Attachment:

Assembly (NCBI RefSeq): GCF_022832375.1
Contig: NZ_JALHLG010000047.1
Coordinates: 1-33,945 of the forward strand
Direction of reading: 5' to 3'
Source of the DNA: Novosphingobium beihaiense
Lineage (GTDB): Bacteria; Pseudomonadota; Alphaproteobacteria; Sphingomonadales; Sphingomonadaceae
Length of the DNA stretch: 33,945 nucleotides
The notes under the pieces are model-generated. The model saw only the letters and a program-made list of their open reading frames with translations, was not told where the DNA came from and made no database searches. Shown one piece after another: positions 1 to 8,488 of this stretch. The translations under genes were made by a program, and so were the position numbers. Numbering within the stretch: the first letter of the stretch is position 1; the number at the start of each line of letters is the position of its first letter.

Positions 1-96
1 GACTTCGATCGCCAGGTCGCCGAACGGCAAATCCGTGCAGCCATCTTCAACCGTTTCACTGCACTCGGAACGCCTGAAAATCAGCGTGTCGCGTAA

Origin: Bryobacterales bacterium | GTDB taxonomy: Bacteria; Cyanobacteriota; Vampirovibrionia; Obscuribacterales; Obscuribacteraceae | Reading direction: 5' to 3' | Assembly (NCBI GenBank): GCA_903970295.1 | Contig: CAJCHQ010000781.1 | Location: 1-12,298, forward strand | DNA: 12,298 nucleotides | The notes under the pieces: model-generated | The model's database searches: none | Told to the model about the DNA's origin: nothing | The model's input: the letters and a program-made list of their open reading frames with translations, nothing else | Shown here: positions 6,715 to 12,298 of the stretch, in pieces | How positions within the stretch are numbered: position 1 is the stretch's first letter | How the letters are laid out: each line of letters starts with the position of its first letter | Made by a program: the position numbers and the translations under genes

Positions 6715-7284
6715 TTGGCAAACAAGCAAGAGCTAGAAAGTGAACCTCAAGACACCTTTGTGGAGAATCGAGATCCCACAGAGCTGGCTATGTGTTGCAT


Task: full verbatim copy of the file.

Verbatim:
Assembly (NCBI RefSeq): GCF_022832375.1
Contig: NZ_JALHLG010000047.1
Coordinates: 1-33,945 of the forward strand
Direction of reading: 5' to 3'
Source of the DNA: Novosphingobium beihaiense
Lineage (GTDB): Bacteria; Pseudomonadota; Alphaproteobacteria; Sphingomonadales; Sphingomonadaceae
Length of the DNA stretch: 33,945 nucleotides
The notes under the pieces are model-generated. The model saw only the letters and a program-made list of their open reading frames with translations, was not told where the DNA came from and made no database searches. Shown one piece after another: positions 1 to 8,488 of this stretch. The translations under genes were made by a program, and so were the position numbers. Numbering within the stretch: the first letter of the stretch is position 1; the number at the start of each line of letters is the position of its first letter.

Positions 1-96
1 GACTTCGATCGCCAGGTCGCCGAACGGCAAATCCGTGCAGCCATCTTCAACCGTTTCACTGCACTCGGAACGCCTGAAAATCAGCGTGTCGCGTAA

Origin: Bryobacterales bacterium | GTDB taxonomy: Bacteria; Cyanobacteriota; Vampirovibrionia; Obscuribacterales; Obscuribacteraceae | Reading direction: 5' to 3' | Assembly (NCBI GenBank): GCA_903970295.1 | Contig: CAJCHQ010000781.1 | Location: 1-12,298, forward strand | DNA: 12,298 nucleotides | The notes under the pieces: model-generated | The model's database searches: none | Told to the model about the DNA's origin: nothing | The model's input: the letters and a program-made list of their open reading frames with translations, nothing else | Shown here: positions 6,715 to 12,298 of the stretch, in pieces | How positions within the stretch are numbered: position 1 is the stretch's first letter | How the letters are laid out: each line of letters starts with the position of its first letter | Made by a program: the position numbers and the translations under genes

Positions 6715-7284
6715 TTGGCAAACAAGCAAGAGCTAGAAAGTGAACCTCAAGACACCTTTGTGGAGAATCGAGATCCCACAGAGCTGGCTATGTGTTGCAT